Originally published May 27 2014
Florida couple threatened with jail time for feeding homeless in violation of local ordinance
by Jonathan Benson, staff writer
(NaturalNews) A Florida couple who has been feeding homeless folks in a public park for over a year was cited recently for allegedly violating a local ordinance. Daytona Beach police officers says Debbie and Chico Jimenez are not allowed to serve home-cooked meals at Manatee Island Park without the proper permits, and threatened to arrest them on top of giving them each a $373 ticket for serving the homeless without permission.
NBC News reports that the couple's ministry, known as "Spreading the Word Without Saying a Word," has been serving healthy meals every Wednesday at the park for over a year. The Jimenezes claim that police officers never told them that they needed a permit, and are often at the park when the meals are being distributed. Only recently, they say, did it become a problem.
"We were given 10 days to either pay the fine or tell them we're going to court," stated Debbie to reporters. "We're going to court. The police don't like it. But how can we turn our backs on the hungry? We can't."
Debbie and her husband both quit their jobs to devote their lives to the project, which involves feeding more than 100 people weekly alongside several other volunteers. The couple says many of the people they serve have become like family members, which makes the issue an even more sensitive one.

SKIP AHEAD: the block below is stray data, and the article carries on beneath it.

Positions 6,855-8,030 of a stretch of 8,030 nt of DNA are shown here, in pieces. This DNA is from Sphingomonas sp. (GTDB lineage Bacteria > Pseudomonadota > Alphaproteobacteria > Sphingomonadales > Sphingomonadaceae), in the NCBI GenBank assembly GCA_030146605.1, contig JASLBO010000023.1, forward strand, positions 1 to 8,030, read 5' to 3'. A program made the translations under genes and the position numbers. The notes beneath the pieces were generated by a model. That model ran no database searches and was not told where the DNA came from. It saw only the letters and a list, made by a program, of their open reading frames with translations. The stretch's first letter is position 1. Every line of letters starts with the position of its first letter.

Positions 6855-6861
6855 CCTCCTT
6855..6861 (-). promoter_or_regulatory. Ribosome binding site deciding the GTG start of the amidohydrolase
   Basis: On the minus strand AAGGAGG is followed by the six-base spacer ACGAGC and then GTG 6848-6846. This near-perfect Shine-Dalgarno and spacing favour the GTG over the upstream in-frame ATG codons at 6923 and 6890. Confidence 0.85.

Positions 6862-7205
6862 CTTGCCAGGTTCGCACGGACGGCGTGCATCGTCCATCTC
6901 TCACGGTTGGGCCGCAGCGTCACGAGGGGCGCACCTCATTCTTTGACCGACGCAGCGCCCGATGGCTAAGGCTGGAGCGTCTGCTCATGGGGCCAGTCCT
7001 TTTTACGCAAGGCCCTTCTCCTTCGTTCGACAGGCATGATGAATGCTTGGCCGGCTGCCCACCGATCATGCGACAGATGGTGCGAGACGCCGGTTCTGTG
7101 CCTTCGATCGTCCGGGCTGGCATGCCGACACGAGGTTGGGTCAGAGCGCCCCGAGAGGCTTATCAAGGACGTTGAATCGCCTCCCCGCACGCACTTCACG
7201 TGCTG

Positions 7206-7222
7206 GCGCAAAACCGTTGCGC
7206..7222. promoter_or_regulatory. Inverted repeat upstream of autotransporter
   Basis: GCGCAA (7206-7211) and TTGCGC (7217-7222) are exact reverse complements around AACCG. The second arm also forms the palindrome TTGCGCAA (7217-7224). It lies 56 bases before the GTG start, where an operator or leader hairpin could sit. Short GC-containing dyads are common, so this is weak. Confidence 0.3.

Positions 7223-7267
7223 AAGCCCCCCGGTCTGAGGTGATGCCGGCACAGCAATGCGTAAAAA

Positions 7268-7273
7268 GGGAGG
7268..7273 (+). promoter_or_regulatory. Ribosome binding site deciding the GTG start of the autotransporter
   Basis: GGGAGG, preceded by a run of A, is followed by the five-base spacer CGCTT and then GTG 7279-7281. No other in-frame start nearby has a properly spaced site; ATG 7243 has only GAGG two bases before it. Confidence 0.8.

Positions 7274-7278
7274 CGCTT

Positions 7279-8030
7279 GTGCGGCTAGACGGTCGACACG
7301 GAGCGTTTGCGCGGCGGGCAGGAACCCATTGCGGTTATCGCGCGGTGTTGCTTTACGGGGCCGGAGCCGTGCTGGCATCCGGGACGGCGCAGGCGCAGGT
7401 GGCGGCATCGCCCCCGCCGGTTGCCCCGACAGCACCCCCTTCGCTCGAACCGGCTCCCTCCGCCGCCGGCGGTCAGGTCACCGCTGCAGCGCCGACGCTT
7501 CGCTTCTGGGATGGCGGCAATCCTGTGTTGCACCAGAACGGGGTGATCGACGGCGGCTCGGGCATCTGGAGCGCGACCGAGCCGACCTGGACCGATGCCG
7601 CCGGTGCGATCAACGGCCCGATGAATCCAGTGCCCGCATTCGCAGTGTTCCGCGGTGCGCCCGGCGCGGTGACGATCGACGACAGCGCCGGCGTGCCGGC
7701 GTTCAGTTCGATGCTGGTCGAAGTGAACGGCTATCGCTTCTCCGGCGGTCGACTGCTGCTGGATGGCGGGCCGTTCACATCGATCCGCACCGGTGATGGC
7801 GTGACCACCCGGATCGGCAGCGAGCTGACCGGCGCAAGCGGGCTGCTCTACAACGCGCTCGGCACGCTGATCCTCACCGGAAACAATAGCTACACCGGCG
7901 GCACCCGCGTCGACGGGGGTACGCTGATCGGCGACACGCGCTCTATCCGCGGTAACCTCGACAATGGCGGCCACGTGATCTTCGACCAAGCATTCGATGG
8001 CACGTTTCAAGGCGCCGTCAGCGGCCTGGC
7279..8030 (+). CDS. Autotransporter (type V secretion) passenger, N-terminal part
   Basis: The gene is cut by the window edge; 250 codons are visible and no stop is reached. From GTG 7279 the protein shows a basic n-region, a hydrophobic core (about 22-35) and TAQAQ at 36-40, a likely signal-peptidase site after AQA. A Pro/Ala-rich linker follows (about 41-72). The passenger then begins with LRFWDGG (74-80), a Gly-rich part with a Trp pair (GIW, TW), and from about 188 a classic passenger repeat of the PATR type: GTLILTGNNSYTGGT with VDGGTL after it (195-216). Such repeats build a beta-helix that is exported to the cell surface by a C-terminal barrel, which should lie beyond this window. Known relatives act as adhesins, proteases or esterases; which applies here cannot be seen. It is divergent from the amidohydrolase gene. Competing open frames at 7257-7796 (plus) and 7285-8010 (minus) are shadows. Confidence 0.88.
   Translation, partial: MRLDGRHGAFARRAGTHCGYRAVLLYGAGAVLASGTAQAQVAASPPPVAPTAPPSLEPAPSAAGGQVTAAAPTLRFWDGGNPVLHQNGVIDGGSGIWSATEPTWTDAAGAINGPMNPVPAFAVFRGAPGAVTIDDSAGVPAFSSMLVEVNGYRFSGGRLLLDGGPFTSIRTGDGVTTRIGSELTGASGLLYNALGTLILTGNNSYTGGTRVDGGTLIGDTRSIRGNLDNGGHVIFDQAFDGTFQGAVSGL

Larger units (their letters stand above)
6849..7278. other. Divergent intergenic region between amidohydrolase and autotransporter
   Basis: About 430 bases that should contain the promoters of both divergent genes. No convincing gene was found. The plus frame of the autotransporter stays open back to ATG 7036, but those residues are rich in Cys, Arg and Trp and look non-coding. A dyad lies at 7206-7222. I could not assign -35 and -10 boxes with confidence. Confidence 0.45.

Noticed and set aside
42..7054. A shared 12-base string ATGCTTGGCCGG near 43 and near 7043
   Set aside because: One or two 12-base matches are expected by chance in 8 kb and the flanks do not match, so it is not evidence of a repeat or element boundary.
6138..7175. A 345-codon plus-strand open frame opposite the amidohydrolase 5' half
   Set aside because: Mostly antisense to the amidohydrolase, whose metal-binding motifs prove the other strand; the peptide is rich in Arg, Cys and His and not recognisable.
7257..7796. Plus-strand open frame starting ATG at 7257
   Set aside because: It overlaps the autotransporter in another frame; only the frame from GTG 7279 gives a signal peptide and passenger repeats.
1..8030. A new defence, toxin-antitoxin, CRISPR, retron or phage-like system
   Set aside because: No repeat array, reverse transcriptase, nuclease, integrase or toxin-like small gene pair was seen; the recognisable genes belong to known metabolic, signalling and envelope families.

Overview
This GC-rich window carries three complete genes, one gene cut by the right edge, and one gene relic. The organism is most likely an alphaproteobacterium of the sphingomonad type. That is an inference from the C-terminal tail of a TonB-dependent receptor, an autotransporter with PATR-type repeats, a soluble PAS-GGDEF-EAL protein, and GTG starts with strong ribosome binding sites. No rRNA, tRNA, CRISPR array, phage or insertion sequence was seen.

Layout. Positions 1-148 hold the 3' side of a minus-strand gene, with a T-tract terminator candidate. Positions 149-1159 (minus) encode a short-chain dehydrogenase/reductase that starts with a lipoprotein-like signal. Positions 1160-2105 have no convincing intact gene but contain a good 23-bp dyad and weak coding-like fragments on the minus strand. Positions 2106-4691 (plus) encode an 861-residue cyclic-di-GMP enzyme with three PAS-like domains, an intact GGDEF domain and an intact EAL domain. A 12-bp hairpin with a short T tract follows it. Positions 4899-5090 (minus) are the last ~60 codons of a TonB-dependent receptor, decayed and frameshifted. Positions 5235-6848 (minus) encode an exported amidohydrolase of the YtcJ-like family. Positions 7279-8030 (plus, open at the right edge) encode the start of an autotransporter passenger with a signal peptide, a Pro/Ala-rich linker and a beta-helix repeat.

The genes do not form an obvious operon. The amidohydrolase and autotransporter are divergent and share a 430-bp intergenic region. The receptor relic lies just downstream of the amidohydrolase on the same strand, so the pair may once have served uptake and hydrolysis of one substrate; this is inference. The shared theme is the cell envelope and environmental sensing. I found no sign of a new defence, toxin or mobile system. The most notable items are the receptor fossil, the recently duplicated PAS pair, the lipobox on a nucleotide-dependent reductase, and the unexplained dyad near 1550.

"I have cried and cried and cried," stated Debbie, a former auto parts store manager. "The worst thing is, these are people we have grown to love, they've become like family to us, and now we're not allowed to go down and do that anymore. It's just heartbreaking."
City says Jimenezes were warned about violations, told to coordinate with city on charity projects Six people in total, including the Jimenezes, were cited by Daytona Beach police officers, who say the group was given proper notice about the permits. A week prior to the issuance of the citations, the Jimenezes were warned that some of the people they were serving were destroying the park, including urinating and defecating on the grounds, according to Daytona Beach Police Chief Mike Chitwood.
"We as a city have spent millions of dollars to turn that park into a place for families, kids, and dog lovers," stated Chitwood to reporters in defense of the citations. "We have an ordinance that says when people want to perform acts of kindness or charity that they must coordinate with our local social service agencies."
There is a fine line between performing acts of charity and disrupting the peace, especially in a public park used by others. In the city's defense, it takes an incredible amount of money and effort to transform a previously undesirable or crime-ridden public place into an area that can be used safely by everyone, which is what happened at Manatee Island Park.
But the Jimenezes claim they were never actually warned to leave the park, a position they will now have to defend in court. In either case, ignorance of the law is no excuse for breaking it, and in this case it appears as though the couple had the opportunity to coordinate with the city on feeding the homeless, but instead chose to do their own thing.
"There is a segment of the homeless population that is homeless by choice," added Chitwood. "I don't want to impugn them all. But some are homeless because they are sex offenders, substance abusers and bank robbers. That's why we ask (good samaritans) to coordinate with our social service agencies, because they know who needs to be served."
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